Monday, July 27, 2009
Well, my friends, the obvious place to begin is Morocco. Morocco was the last country in which I lived before returning to the US. I lived in Oujda and Zaio, both in the Northeast and not very far from the Mediterranean coastline. Oujda, a fairly big city where University Mohamed I is located. Zaio could not be more different. Zaio, a small town located in the Rif section of the Atlas Mountains with less mix of Arabic and Indigenous peoples; Westerners like to call Berbers. Oujda being more Arabic. I will explain the genesis of the word Berber in another time.
If you think that preserved lemons, cinnamon and olive oil are staples in Moroccan cooking, think again. It is a rare Moroccan who can afford the dark green briny olive oil and things such as preserved lemons and sweet warm spices are extremely regional. For preserved lemons think Marakech and the Western Sahara where refrigeration used to be, and in many cases still is, a luxury.
You'd need to be staying at a tourist hotel such as The Hilton Casablanca to be fed what is known as Court Food; the old days food of the wealthy. If you are eating there then you're not tasting the real Morocco. The simple every day meals laid upon the tables of Moroccan households and tiny ''hole in the wall'' local's eateries.
Yes, this photo is of me with a raging sinus infection and having colored my hair auburn. I had colored my hair in England before moving to Morocco and this is of me preparing my first meal, in my first Moroccan house, wearing the first Moroccan house dress ever given to me by the mother of a friend in Oujda. This would have been 2004 near the end of April as I arrived on April 8, 2004.
The meal was a lamb tagine cooked in a pressure cooker as all Moroccan households do nowadays. A tagine is rarely, if ever, cooked IN a tagine any longer. There were also many side salads (slatas) and vegetables such as roasted peppers (fil fil), eggplant (braniya) cooked with cumin, the ever present bread (khoubz) as a utensil and always sauce tomatish as a condiment. Fruit, soda and bottled water are always at the table as well. All is served on communal platters and a meal is more than mere food. It speaks to culture and where one comes from.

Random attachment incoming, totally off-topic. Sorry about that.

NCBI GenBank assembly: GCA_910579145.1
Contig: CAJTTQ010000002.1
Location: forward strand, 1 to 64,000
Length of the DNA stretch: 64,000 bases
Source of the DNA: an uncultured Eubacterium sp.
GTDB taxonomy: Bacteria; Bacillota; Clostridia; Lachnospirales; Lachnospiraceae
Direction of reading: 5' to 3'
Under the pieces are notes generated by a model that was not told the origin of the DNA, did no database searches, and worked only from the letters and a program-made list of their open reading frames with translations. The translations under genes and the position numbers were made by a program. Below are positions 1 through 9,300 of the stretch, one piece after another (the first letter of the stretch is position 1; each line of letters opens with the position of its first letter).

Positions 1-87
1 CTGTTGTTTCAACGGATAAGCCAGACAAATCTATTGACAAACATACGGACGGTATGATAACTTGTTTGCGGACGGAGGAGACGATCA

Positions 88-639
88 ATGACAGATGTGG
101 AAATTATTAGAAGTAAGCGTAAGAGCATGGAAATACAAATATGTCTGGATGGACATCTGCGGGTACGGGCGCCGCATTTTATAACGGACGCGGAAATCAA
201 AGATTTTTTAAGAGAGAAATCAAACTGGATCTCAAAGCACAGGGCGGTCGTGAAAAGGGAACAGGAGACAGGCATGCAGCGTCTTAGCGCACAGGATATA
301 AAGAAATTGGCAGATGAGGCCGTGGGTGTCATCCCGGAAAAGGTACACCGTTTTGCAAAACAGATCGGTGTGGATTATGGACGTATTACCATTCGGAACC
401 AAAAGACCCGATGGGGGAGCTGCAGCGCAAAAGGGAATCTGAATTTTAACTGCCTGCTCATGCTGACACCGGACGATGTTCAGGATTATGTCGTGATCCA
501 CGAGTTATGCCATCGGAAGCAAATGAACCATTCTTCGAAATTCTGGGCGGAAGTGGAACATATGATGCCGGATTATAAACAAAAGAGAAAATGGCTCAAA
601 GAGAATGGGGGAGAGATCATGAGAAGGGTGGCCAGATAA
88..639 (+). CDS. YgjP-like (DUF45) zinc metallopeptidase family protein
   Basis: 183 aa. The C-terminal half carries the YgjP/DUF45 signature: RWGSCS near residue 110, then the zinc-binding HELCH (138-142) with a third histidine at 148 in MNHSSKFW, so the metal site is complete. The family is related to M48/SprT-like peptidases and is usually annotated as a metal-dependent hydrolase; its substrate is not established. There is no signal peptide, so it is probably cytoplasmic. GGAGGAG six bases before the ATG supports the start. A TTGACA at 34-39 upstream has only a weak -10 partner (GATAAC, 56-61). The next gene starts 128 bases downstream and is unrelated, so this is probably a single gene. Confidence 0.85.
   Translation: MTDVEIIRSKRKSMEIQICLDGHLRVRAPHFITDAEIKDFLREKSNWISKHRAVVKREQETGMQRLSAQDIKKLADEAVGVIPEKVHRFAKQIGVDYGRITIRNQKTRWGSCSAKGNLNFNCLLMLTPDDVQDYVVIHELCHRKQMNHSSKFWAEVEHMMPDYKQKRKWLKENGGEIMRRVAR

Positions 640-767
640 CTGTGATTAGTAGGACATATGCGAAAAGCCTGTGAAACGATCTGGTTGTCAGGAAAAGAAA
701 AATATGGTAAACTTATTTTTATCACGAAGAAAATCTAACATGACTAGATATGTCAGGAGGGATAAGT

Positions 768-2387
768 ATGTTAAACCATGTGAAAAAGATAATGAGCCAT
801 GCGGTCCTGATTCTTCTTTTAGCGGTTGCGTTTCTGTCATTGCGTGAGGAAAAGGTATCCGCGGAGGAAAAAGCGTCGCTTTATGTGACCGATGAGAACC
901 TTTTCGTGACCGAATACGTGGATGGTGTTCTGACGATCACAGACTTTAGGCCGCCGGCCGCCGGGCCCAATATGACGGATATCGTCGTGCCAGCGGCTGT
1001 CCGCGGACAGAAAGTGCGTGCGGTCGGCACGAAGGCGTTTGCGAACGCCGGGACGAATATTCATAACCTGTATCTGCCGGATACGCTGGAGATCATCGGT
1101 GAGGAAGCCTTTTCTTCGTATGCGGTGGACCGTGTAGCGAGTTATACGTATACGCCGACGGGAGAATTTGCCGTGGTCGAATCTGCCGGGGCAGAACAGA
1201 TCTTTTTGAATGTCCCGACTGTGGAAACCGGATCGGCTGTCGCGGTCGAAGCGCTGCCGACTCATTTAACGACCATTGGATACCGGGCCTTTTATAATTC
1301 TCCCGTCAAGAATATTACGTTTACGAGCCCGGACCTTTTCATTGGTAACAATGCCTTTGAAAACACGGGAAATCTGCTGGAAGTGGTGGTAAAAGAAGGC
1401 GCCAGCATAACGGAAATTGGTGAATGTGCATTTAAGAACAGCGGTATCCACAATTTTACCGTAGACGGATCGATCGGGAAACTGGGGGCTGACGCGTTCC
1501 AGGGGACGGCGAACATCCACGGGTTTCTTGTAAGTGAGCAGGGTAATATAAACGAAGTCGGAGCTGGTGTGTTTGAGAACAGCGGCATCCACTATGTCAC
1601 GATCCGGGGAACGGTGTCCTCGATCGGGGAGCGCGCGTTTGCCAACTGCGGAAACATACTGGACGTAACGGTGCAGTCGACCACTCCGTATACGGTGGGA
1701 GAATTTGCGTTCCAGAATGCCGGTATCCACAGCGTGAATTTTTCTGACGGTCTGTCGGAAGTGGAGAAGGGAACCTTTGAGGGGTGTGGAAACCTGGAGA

Check in next time for a recipe!
Sunday, July 26, 2009
Just who am I running a site called The Authentic Ethnic? Well, I am many things to many people. I am a 45 year old woman currently residing in Maine. I have, though, lived in several states, on a few continents and in a few countries such as the UK (Wales and England) and Morocco.
This was borne purely out of my own frustrations at seeing ''the world'' from home cooks posting recipes to five star trained and acclaimed Chefs creating foods from many countries and yet showing a major lack of even the most basic of concepts regarding whatever particular country the dish is meant to represent.
I once had a website dedicated only to Morocco and Moroccan cooking, the real Moroccan cooking. Because someone puts tomato and basil in a dish does that automatically qualify it to be called Italian? Of course not! I still to this very day cannot watch such notables as Bobby Flay and Cat Cora do their ''Moroccan'' cooking. I simply cannot do it!
For the love of all that is good in this world, at the very least add ''style'' to the end of it; such as Moroccan Style, Italian Style, etc. I am so very tired of food misconceptions and myths that I intend to attempt to put a stop to it in my own little corner of the world at the very least.
I have written food columns published in Morocco, Spain and India and the lack of understanding I found regarding true ''ethnic'' cuisine was astounding! Need an example? Here goes. I spent three years writing a Moroccan food column in print overseas and then placed online at a popular cooking site post publication here in the US. I received an email one day from a very sincere lady wanting to throw an authentic Moroccan dinner party. So, she sent me her menu and asked me for ideas as well as what was missing from this menu. I had to write back and say ''everything is missing! You have an Indian menu here. If you'd like, we can work out a Moroccan menu for you together.'' She was shocked as was I.
As I have said, this is my own attempt once again, to bust the myths concerning cooking from around the world. I owe it to myself and also to those truly seeking to make the real deal and not some faux representation. I will write as often as time allows, post THE most authentic recipes and add some photos all being well.
So, hop on and enjoy the culinary ride!